In Chapter V. The Plan Professor Akayama, currently called Nakayama, the Heart of the Mountain, reveals an element of her plan which warps our understanding of the earliest sections of the story. She anoints the first man Nemo with a new title: Anihilato, King of Dust. His incomplete understanding of Akayama’s intent led Nemo to eat his followers’ fingers until society rejected him. The centipede-person who ejected Dan from the afterlife is all that remains of Akayama’s humble servant after he absorbs all Earthly disobedience.
An important notion in Akayama DanJay is that titles don’t make someone who they are. Dan turns into Jillian turns into Jay (and briefly into Jadie and Leo). Leo is Henry. Nemo is Virgil Blue and Anihilato, King of Dust. Akayama/Nakayama is the Biggest Bird and Heart of the Mountain. While names might change how characters interpret one another, they don’t change the characters themselves.
On a related note, I’d like to talk about the title of my story.
What’s a story’s title supposed to do? There are loads of listicles on the subject, and for the most part, they highlight these values:
- A title should be memorable and catchy
- A title should interest readers by telling them what the story’s about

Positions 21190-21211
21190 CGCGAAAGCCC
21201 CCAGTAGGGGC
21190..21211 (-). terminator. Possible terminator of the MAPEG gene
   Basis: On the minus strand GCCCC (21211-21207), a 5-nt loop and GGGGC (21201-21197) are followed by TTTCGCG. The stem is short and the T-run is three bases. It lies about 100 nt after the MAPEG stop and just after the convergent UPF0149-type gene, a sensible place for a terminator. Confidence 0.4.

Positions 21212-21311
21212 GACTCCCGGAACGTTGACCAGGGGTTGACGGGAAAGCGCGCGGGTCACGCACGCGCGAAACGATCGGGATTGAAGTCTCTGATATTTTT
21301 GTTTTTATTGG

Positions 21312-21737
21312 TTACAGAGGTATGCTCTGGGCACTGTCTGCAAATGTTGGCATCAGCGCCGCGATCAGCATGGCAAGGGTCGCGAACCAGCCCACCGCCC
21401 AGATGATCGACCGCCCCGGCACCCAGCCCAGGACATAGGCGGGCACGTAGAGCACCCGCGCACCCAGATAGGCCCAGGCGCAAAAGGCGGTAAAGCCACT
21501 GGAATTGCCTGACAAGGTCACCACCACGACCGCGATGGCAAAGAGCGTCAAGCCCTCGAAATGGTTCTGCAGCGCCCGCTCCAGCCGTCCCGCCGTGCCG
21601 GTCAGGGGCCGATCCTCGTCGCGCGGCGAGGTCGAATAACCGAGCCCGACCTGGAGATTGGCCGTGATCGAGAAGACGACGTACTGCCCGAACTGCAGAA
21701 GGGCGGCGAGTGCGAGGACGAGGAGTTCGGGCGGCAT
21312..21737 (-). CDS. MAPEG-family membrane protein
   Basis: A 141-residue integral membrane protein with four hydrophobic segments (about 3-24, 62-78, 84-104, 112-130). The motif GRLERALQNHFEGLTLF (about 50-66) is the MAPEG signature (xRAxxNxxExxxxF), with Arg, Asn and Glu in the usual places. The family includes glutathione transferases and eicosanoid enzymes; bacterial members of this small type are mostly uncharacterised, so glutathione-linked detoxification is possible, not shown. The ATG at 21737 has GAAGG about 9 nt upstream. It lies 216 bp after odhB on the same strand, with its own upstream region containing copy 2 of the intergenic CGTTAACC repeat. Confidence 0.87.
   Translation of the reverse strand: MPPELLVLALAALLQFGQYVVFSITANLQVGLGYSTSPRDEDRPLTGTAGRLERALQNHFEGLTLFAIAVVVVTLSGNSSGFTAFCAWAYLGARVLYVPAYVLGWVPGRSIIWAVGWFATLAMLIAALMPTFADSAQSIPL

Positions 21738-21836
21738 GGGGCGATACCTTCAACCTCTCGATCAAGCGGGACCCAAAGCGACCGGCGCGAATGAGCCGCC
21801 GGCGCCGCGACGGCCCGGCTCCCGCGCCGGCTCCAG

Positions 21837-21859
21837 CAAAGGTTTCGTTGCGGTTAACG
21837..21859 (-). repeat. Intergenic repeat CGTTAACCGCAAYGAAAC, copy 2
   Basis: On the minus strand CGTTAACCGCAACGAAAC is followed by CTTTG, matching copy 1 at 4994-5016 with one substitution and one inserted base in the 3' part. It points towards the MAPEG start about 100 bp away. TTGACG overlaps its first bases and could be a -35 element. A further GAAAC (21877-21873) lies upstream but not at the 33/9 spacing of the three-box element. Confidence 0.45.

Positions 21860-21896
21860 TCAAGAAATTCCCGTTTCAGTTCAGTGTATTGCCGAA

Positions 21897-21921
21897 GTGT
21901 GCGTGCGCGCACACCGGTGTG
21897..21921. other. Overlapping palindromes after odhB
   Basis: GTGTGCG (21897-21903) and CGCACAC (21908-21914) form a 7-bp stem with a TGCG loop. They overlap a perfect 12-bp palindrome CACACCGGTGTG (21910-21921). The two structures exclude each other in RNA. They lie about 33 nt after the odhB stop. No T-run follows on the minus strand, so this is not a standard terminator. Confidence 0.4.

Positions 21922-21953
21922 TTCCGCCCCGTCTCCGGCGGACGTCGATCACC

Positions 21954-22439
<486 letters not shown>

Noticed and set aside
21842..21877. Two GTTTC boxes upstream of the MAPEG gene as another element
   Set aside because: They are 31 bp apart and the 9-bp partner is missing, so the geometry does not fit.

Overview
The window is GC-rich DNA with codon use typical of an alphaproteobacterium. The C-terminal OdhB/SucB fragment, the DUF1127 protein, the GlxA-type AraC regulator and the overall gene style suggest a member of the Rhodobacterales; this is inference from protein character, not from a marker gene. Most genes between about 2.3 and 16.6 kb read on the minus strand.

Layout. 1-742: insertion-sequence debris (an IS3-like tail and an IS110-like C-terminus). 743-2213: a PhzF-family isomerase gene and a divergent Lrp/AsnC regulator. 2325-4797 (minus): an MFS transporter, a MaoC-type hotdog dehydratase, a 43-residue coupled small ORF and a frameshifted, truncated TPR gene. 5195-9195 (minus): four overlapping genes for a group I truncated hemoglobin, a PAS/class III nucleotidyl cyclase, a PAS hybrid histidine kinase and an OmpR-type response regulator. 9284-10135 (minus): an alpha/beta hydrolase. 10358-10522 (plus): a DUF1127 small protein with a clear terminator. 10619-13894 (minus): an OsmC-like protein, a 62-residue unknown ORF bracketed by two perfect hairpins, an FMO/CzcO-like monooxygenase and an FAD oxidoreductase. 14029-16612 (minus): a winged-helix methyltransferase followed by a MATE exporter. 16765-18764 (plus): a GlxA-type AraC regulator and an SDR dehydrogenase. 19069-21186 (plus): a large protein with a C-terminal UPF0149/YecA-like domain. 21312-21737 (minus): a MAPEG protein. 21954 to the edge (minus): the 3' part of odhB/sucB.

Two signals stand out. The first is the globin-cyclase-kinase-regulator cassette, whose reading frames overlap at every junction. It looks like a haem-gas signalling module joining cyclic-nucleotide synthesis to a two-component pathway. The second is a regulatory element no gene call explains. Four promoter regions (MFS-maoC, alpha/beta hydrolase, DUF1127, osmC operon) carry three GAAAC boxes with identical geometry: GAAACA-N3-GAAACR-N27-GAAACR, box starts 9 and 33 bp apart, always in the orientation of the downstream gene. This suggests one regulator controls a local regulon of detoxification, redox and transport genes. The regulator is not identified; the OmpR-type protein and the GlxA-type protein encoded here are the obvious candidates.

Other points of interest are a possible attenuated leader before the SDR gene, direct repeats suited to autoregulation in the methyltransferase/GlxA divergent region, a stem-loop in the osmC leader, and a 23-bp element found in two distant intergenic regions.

- A title’s acronym should be distinct and attractive in case people use the acronym to discuss the story online
Currently the title is Akayama DanJay. It’d be tough to change that now, so late in the game, as I’d have to get a new website and make new art. But if I compiled a final draft I could totally change the title, and I probably should.
As the working title for a passion project, Akayama DanJay is acceptable. Personally I think it’s catchy, but for anyone who speaks no Japanese, it can be intimidating and hard to remember. I like how the only vowel is “a.” The title doesn’t convey anything initially, but over the course of the story it should dawn on the reader that the double-character DanJay emerges from Akayama’s machinations. The acronym, ADJ, is nice and striking.
When I first conceived of the narrative, the working title was Whence Came Jay. It’s more explanatory, telling potential readers that this is the story of a person named Jay discovering their origin and their destiny, but Whence is a clunky word. Its acronym, WCJ, has a W in it, and W is equally clunky. It’s the only multi-syllable English letter! I don’t like it.
At the moment my idea for a final-draft title is either Bright Mountain DanJay or Red Mountain DanJay. Either way this is more memorable for English speakers (my goal is to limit myself to Japanese words which dweebs have gleaned from anime). It more clearly declares the story to be the tale of DanJay, a person from the Mountain. If you don’t realize DanJay is a person’s name, you at least understand the Mountain part of the title. The acronym, either BMDJ or RMDJ, is pretty good, although BMDJ sounds like a scatological techno artist.
Regardless, I’ve got time to think about it. I’ll tell you if I come up with something better.